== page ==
Note: my transcription is edited for brevity and clarity, but I feel I’ve represented John’s thoughts accurately.

In his description of his Mental Model, John almost perfectly adapts the Conflict Cycle, except that instead of an Adult and a Young Person, he substitutes what I’ll call “Rational John” and “Everything Else John”:

A Stressful Incident -> Everything Else John’s Feelings -> Everything Else John’s Actions -> Rational John’s Response

Rational John’s response sometimes results in a de-escalation of Everything Else John and an opportunity for Everything Else John to learn better coping skills. Or, more frequently—as John clarifies later in the podcast—Rational John fails to successfully de-escalate Everything Else John, who proceeds to wreak some harm upon a relationship that Rational John values

To aid group home workers in responding therapeutically, TCI instructs them to ask themselves Four Questions when confronting a young person in crisis:

  1. What am I feeling now?
  2. What does the young person feel, need, or want?
  3. How is the environment affecting the situation?
  4. How do I best respond?

Based on John’s description of himself, Rational John seems to have about the same success rate I had when I worked with troubled teens. I never performed particularly well at responding to young people in crisis, because I could get through Questions 1-3 fairly well but would usually fall apart at Question 4 and end up responding only neutrally, not therapeutically, to the client. Often I completely forgot to stop and ask myself the Four Questions before responding, and this usually accounts for my frequent failure to successfully respond to my own non-rational self as well. Much like Rational John, Rational Ryan often doesn’t even get a word in until Everything Else Ryan has already steamrolled forward into relational disaster. In that case, Rational Ryan just comes in to do the “mop-up”, as John refers to what I would call a “post-crisis interview” with Everything Else Ryan.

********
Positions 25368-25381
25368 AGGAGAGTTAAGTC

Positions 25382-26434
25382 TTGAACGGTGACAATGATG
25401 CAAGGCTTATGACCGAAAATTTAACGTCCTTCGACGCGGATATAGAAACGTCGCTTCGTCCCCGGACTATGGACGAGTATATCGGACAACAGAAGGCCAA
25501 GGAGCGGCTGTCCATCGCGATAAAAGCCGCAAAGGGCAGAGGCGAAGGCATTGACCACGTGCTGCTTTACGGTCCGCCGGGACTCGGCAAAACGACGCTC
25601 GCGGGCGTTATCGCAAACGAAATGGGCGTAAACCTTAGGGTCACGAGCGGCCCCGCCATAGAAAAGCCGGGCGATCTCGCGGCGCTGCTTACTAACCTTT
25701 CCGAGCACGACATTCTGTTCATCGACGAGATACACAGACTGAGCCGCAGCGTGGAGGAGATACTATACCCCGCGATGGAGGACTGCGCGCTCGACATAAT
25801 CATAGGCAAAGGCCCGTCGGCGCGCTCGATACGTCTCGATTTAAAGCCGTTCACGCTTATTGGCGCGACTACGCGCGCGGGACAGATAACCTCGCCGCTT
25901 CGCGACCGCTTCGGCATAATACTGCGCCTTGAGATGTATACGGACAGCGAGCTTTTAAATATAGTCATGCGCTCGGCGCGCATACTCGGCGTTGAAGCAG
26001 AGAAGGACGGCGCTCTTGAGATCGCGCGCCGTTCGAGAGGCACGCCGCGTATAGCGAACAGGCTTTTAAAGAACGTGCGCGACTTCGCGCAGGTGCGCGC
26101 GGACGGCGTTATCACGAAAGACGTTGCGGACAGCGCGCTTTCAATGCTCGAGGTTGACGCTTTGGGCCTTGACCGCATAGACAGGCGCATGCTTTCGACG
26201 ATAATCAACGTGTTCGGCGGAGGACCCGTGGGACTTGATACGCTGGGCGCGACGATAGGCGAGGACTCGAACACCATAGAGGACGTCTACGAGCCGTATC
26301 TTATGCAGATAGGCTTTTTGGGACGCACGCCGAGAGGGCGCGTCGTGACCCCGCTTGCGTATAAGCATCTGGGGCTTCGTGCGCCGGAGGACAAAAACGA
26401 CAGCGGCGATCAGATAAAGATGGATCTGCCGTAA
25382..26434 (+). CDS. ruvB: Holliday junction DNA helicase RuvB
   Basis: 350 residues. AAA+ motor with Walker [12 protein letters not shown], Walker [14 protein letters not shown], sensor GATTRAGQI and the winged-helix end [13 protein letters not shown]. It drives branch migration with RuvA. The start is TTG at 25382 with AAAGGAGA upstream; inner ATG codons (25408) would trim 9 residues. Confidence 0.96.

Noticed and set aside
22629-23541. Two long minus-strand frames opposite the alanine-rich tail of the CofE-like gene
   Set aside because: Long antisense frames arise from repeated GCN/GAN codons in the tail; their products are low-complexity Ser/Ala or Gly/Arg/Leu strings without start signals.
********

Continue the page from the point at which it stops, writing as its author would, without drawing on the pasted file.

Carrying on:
In the remaining hour of the podcast, John and Merlin discuss how this Mental Model can apply not only to preventing or mitigating harmful personal behavior but also to the pursuit of greater clarity of thought and belief. Merlin briefly refers to another set of techniques I practiced with similarly mediocre success in the group home: Cognitive Behavioral Therapy. John—consciously or unconsciously—adapts those concepts to his own goal of constantly self-correcting his own erroneous beliefs to achieve a better grasp on reality. It’s a jam-packed hour of wrestling with the flawed mental processes that guide our ideas and relationships, and well worth your time and consideration.